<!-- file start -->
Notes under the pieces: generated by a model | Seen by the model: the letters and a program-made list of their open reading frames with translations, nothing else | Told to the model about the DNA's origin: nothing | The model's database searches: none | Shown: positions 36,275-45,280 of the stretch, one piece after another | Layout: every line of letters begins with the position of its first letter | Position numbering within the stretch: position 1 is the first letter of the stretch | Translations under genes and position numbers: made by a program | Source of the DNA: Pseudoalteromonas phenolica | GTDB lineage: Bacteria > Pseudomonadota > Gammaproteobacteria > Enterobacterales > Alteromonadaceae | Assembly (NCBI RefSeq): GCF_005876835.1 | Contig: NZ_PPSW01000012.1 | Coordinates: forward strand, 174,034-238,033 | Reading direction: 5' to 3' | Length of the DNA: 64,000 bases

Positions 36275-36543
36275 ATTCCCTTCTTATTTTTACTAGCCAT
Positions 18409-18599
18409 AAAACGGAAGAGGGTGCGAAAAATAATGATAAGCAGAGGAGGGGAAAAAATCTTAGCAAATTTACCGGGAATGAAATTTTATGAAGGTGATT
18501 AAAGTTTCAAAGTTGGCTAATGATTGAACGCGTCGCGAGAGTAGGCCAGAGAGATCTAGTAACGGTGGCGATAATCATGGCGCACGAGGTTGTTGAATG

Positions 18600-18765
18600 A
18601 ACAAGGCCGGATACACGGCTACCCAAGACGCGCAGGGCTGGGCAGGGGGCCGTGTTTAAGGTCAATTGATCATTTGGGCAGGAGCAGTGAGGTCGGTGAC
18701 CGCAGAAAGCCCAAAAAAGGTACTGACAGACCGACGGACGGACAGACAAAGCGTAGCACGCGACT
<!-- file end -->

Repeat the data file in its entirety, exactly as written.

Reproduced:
Notes under the pieces: generated by a model | Seen by the model: the letters and a program-made list of their open reading frames with translations, nothing else | Told to the model about the DNA's origin: nothing | The model's database searches: none | Shown: positions 36,275-45,280 of the stretch, one piece after another | Layout: every line of letters begins with the position of its first letter | Position numbering within the stretch: position 1 is the first letter of the stretch | Translations under genes and position numbers: made by a program | Source of the DNA: Pseudoalteromonas phenolica | GTDB lineage: Bacteria > Pseudomonadota > Gammaproteobacteria > Enterobacterales > Alteromonadaceae | Assembly (NCBI RefSeq): GCF_005876835.1 | Contig: NZ_PPSW01000012.1 | Coordinates: forward strand, 174,034-238,033 | Reading direction: 5' to 3' | Length of the DNA: 64,000 bases

Positions 36275-36543
36275 ATTCCCTTCTTATTTTTACTAGCCAT
Positions 18409-18599
18409 AAAACGGAAGAGGGTGCGAAAAATAATGATAAGCAGAGGAGGGGAAAAAATCTTAGCAAATTTACCGGGAATGAAATTTTATGAAGGTGATT
18501 AAAGTTTCAAAGTTGGCTAATGATTGAACGCGTCGCGAGAGTAGGCCAGAGAGATCTAGTAACGGTGGCGATAATCATGGCGCACGAGGTTGTTGAATG

Positions 18600-18765
18600 A
18601 ACAAGGCCGGATACACGGCTACCCAAGACGCGCAGGGCTGGGCAGGGGGCCGTGTTTAAGGTCAATTGATCATTTGGGCAGGAGCAGTGAGGTCGGTGAC
18701 CGCAGAAAGCCCAAAAAAGGTACTGACAGACCGACGGACGGACAGACAAAGCGTAGCACGCGACT